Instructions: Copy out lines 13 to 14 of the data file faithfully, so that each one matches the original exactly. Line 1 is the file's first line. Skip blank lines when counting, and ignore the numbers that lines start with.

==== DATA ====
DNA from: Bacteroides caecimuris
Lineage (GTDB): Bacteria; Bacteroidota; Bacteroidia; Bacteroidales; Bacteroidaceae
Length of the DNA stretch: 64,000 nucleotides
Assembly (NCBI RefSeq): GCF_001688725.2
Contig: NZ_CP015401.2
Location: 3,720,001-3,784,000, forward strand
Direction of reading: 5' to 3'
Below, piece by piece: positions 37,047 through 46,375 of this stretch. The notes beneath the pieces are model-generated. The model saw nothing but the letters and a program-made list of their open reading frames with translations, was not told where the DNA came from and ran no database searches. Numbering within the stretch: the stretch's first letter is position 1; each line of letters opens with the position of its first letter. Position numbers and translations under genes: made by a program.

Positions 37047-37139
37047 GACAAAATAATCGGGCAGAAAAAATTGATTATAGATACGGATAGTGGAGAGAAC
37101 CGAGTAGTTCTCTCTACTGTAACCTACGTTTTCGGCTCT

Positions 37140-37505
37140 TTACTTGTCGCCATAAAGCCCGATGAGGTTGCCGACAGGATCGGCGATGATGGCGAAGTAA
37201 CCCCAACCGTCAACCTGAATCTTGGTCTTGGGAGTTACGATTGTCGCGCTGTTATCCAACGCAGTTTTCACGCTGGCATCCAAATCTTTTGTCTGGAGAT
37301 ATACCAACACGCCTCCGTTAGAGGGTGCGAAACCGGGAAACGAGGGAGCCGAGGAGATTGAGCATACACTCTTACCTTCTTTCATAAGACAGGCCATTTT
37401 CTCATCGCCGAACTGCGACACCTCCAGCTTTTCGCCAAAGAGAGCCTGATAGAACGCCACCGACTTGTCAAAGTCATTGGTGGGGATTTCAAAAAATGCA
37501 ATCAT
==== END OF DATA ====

37140 TTACTTGTCGCCATAAAGCCCGATGAGGTTGCCGACAGGATCGGCGATGATGGCGAAGTAA
37201 CCCCAACCGTCAACCTGAATCTTGGTCTTGGGAGTTACGATTGTCGCGCTGTTATCCAACGCAGTTTTCACGCTGGCATCCAAATCTTTTGTCTGGAGAT